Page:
Thursday, 29 November 2012

P.D.James.Rules for writing

P. D. James
Phyllis Dorothy James, Baroness James of Holland Park, OBE, FRSA, FRSL, commonly known as P. D. James, is an English crime writer and a life peer in the House of Lords.
Born: August 3, 1920 (age 92), Oxford
Awards: Cartier Diamond Dagger, Edgar Grand Master Award, Macavity Awards for Best Mystery Novel, Grand Prix de Littérature Policière - International Category, Macavity Awards for Best Non-fiction, Anthony Award for Best Critical/Nonfiction
1. Center your mystery
"No matter what, there should indeed be a mystery at the heart of the novel," says James. "Usually, there is a murder, a closed circle of suspects with means, motive and opportunity for the crime and a detective, either amateur or professional, who comes in like an avenging deity to solve it."
She also emphasizes the importance of structure. "I always know the end of the mystery before I begin to write. Tension should be held within the novel and there should be no longuers of boring interrogation. 2. Study reality
Once you've plotted you're novel, the next step is to make it come to life, and James admits it is "more difficult (comparatively) to combine a credible puzzle with a setting which comes alive, an underlying theme and distinguished writing," says James.
What's the solution? "You must go through life with all your senses open to experiences, good and bad," she says. "Empathize with other people, and believe that nothing which happens to a true writer is ever wasted."

3. Create compelling characters
Most of all the characters are important. You want them to be "rather more than stereotypes. The characters should be real human beings, each of whom comes alive for the reader, not pasteboard people to be knocked down in the final chapter."

4. Research, research, research
In addition to paying attention to real-life, a huge part of the writer's job is to research. Often times, this is the best way to make your characters real--by finding out the facts they would usually know. James does her research personally, and it usually takes months. "I revisit the scene, get advice from experts, and usually consul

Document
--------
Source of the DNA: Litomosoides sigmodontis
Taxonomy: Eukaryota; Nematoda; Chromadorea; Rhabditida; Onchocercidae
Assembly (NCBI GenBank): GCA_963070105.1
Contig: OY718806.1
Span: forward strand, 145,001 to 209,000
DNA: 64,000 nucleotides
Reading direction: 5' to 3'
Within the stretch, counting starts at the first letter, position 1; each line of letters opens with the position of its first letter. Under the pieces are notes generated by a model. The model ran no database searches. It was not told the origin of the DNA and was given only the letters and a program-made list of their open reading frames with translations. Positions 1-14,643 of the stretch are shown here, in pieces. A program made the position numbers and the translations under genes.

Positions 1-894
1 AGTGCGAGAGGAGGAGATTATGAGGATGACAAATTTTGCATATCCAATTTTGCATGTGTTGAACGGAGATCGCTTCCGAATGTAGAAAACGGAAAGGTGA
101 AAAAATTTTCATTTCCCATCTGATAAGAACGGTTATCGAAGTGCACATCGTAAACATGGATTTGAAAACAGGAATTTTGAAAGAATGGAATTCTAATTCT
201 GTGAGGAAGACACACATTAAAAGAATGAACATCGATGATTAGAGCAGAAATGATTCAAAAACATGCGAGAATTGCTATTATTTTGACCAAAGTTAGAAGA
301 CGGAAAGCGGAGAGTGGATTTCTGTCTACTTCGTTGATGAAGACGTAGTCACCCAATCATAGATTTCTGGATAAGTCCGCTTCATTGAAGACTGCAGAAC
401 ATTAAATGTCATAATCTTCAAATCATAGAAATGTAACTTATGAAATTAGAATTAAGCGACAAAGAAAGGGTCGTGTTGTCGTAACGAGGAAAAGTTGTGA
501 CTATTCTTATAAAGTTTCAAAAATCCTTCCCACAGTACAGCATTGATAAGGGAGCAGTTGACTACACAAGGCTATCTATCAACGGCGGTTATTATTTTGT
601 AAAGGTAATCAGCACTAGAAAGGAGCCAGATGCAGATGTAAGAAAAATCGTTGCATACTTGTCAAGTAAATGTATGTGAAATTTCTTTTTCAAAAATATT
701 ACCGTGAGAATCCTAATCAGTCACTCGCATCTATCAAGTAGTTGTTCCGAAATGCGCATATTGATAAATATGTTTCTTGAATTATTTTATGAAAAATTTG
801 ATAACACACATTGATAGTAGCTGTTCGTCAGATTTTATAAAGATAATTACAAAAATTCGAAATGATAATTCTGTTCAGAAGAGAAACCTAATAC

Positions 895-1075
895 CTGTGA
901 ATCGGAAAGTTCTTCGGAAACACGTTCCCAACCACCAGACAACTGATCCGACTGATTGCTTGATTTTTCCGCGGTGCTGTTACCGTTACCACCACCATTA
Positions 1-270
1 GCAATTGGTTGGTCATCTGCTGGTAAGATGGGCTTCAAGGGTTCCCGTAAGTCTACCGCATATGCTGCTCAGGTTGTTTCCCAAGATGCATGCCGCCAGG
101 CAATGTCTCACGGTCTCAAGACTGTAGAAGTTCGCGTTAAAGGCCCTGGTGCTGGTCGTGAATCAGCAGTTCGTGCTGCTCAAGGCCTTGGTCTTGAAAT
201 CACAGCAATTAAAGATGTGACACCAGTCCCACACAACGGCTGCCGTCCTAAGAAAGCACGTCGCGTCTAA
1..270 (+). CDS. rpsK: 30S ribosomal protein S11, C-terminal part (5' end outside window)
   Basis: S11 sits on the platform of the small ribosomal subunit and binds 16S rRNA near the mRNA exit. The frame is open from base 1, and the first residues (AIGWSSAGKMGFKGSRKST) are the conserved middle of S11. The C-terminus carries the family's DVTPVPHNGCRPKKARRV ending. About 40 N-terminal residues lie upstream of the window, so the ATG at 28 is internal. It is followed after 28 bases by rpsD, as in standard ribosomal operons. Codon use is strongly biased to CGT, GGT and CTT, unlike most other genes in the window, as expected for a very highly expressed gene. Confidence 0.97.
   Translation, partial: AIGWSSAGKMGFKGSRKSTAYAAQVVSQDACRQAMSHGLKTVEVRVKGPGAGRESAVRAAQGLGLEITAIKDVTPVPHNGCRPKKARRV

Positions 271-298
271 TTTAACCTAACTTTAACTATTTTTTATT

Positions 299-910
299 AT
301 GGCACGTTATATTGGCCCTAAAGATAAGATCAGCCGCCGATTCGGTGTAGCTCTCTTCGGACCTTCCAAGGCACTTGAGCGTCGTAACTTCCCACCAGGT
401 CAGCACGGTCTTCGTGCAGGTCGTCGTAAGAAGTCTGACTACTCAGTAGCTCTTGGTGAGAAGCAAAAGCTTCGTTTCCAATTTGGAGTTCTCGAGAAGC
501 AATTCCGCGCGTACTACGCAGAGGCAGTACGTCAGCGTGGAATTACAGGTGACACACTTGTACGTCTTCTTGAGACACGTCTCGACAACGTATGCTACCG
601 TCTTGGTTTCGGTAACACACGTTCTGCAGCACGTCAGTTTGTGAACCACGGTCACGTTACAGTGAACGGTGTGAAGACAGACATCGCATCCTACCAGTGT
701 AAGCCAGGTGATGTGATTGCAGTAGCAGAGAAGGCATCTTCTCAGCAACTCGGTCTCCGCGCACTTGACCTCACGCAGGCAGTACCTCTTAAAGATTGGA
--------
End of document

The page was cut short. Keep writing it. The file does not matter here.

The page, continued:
t both the police and the forensic science laboratory."

5. Follow the "fair-play rule"
James always makes sure that information available to the detective is available to the reader. "By the end of the book, the reader should have been able to arrive at the real solution from clues inserted into the novel." Of course, she also admits that you can provide these clues with "deceptive cunning but essential fairness."

6. Read!
It may seem a cliche, but you have to read in order to write. First, find your favorite authors. James particularly admires and says she has learnt from a diverse collection including Jane Austen, Wilkie Collins, Dorothy L Sayers, Graham Greene and Evelyn Waugh.
"Read the good prose, and learn from it," she says. "And the tools of your craft are words." she says. " Try always to enlarge your vocabulary through reading. This is not in order to use complex or pretentious phrases, but to have available precisely the right word for every sentence."

7And write
When asked if she gets writer's block, James said "No, I have never experienced writer's block, although I sometimes have to wait a long time before I receive inspiration for the next book." So don't think of yourself as blocked. Use your time between inspirations wisely, and practice the craft by short pieces. Create exercises to complete or take a class. "By writing prose and learn from the experience, you will develop your own style."

8. Follow a schedule
Here's how James says she works:
"I get up early, make tea and settle down to about two hours writing. I have no special room, require only a comfortable chair, table or desk at the right height, and sufficient space for my dictionary and research material. I do, however, need to be completely alone. When my secretary arrives I dictate to her what I have written. She puts it on the computer and prints it out for editing and correcting."

9 Increase your word power. Words are the raw material of our craft. The greater your vocabulary the more ­effective your writing. We who write in English are fortunate to have the richest and most versatile language in the world. Respect it.
10 Read widely and with discrimination. Bad writing is contagious.

11 Don't just plan to write – write. It is only by writing, not dreaming about it, that we develop our own style.

12 Write what you need to write, not what is currently popular or what you think will sell.

13 Open your mind to new experiences, particularly to the study of other ­people. Nothing that happens to a writer – however happy, however tragic – is ever wasted.

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